The Bank of England has stepped in to buy UK government bonds to shore up market confidence after Britain's heavily criticised budget to fight inflation.

"The purpose of these purchases will be to restore orderly market conditions," a BoE statement said regarding its temporary buying of long-dated bonds.

It followed a statement from the International Monetary Fund that criticised the UK-s tax-cut plan as risky and "likely to increase inequality". 

Britain defended its tax-slashing budget after the IMF argued it could also worsen inflation, having already seen the pound hit a record low against the dollar.

Finance minister Kwasi Kwarteng's big tax cuts and energy price freeze, aimed at boosting the recession-threatened economy, appeared to have the opposite effect as traders warned of ballooning debt to pay for the incentives.

Credit ratings agency Moody's entered the debate overnight with a warning about the debt impact.

Critics added that Kwarteng's measures would benefit the rich far more than the poorest, as millions of Britons suffer from a cost-of-living crisis.

"We have acted at speed to protect households and businesses through this winter and the next, following the unprecedented energy price rise," the Treasury said following the statement late Tuesday from the International Monetary Fund (IMF).

"We are focused on growing the economy to raise living standards for everyone," it added, blaming sky-high oil, gas and electricity prices on Russia's invasion of Ukraine.

In a highly unusual intervention, the IMF said it was "closely monitoring" developments and urged the government in London to change tack.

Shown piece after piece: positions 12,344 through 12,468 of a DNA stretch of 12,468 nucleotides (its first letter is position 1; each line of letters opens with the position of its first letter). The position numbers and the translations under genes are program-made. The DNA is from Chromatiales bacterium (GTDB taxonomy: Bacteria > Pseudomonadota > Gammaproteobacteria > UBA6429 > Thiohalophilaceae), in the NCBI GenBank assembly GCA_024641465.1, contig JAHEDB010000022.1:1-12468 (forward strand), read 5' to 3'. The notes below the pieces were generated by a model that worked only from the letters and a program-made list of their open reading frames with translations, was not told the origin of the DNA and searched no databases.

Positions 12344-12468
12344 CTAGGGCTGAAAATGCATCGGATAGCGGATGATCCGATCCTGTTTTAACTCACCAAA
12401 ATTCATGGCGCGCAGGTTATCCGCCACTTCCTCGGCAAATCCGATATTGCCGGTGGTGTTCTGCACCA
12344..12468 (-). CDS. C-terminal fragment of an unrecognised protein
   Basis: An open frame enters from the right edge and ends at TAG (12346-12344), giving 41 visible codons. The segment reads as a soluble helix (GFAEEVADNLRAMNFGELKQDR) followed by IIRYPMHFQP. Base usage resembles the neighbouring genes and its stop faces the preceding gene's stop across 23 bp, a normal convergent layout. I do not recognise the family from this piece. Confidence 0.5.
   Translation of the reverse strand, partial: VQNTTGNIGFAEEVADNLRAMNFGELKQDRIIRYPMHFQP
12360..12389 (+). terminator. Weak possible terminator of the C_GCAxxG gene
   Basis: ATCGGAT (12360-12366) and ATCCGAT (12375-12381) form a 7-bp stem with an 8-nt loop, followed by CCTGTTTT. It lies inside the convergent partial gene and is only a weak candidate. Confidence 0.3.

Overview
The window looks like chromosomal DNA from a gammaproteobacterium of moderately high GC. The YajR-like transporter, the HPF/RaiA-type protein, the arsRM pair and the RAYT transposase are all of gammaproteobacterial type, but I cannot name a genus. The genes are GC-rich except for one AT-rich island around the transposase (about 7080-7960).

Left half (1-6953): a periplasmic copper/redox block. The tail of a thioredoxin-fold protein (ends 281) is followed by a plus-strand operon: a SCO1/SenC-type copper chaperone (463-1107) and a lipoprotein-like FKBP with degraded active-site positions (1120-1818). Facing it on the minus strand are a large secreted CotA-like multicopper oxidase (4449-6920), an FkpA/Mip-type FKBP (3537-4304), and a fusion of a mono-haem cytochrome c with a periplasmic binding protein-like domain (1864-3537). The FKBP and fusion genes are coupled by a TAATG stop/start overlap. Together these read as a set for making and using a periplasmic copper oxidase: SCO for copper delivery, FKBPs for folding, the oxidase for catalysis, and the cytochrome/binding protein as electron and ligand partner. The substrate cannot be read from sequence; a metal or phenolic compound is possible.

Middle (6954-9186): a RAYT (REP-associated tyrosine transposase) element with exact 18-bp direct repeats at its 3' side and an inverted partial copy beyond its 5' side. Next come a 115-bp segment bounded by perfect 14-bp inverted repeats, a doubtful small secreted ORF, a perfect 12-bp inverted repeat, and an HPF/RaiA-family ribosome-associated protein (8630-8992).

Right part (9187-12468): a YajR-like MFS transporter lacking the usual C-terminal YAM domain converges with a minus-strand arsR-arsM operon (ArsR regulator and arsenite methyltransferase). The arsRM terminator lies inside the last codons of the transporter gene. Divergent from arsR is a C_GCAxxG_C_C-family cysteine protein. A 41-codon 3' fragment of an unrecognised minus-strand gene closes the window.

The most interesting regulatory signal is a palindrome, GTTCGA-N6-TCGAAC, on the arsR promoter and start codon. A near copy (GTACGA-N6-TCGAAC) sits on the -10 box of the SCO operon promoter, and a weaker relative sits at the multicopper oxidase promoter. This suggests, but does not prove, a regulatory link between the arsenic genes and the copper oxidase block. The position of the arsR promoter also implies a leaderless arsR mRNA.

"We understand that the sizable fiscal package announced aims at helping families and businesses deal with the energy shock and at boosting growth via tax cuts and supply measures.

"However, given elevated inflation pressures in many countries... we do not recommend large and untargeted fiscal packages at this juncture." 

The IMF stressed the importance of fiscal policy not working "at cross purposes to monetary policy".

It added that the "UK measures will likely increase inequality".

Many central banks, including the Bank of England, are aggressively hiking interest rates in a bid to cool decades-high inflation. 

Kwarteng has said it will wait until November 23 to outline plans on controlling government debt.

Moody's called Britain's new fiscal policy regime "credit negative", adding that a sustained confidence shock could "permanently" weaken its debt affordability.

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